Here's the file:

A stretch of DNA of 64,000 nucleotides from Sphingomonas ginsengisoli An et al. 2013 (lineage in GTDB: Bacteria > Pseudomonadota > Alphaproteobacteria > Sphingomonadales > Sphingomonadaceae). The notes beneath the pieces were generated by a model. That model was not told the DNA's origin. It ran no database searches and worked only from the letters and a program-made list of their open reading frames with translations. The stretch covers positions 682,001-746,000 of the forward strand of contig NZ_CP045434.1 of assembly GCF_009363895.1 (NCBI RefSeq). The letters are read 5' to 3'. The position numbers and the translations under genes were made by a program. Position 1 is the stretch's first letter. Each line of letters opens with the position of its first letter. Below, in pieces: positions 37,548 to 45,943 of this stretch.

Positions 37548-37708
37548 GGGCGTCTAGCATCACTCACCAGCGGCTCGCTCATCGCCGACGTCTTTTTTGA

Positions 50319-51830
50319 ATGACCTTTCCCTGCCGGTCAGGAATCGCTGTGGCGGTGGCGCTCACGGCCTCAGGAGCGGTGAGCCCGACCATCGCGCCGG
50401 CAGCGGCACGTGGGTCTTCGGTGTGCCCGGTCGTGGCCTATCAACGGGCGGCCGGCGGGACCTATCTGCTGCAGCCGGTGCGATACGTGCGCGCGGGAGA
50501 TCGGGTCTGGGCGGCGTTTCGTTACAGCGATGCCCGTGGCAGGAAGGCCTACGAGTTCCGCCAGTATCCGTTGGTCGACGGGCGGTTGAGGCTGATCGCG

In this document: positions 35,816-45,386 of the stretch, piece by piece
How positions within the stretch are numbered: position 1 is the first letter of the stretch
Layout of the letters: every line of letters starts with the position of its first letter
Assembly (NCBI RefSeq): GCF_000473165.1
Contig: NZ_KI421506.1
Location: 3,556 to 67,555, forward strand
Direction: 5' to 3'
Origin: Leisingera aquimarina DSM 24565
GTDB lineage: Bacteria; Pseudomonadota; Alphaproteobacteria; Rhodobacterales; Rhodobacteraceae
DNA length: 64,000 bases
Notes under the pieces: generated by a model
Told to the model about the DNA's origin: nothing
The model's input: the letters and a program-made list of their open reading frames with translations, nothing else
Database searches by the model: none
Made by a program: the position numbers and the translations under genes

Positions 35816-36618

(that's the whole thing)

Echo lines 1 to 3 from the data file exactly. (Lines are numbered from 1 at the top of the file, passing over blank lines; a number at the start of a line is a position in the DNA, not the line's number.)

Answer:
A stretch of DNA of 64,000 nucleotides from Sphingomonas ginsengisoli An et al. 2013 (lineage in GTDB: Bacteria > Pseudomonadota > Alphaproteobacteria > Sphingomonadales > Sphingomonadaceae). The notes beneath the pieces were generated by a model. That model was not told the DNA's origin. It ran no database searches and worked only from the letters and a program-made list of their open reading frames with translations. The stretch covers positions 682,001-746,000 of the forward strand of contig NZ_CP045434.1 of assembly GCF_009363895.1 (NCBI RefSeq). The letters are read 5' to 3'. The position numbers and the translations under genes were made by a program. Position 1 is the stretch's first letter. Each line of letters opens with the position of its first letter. Below, in pieces: positions 37,548 to 45,943 of this stretch.

Positions 37548-37708
37548 GGGCGTCTAGCATCACTCACCAGCGGCTCGCTCATCGCCGACGTCTTTTTTGA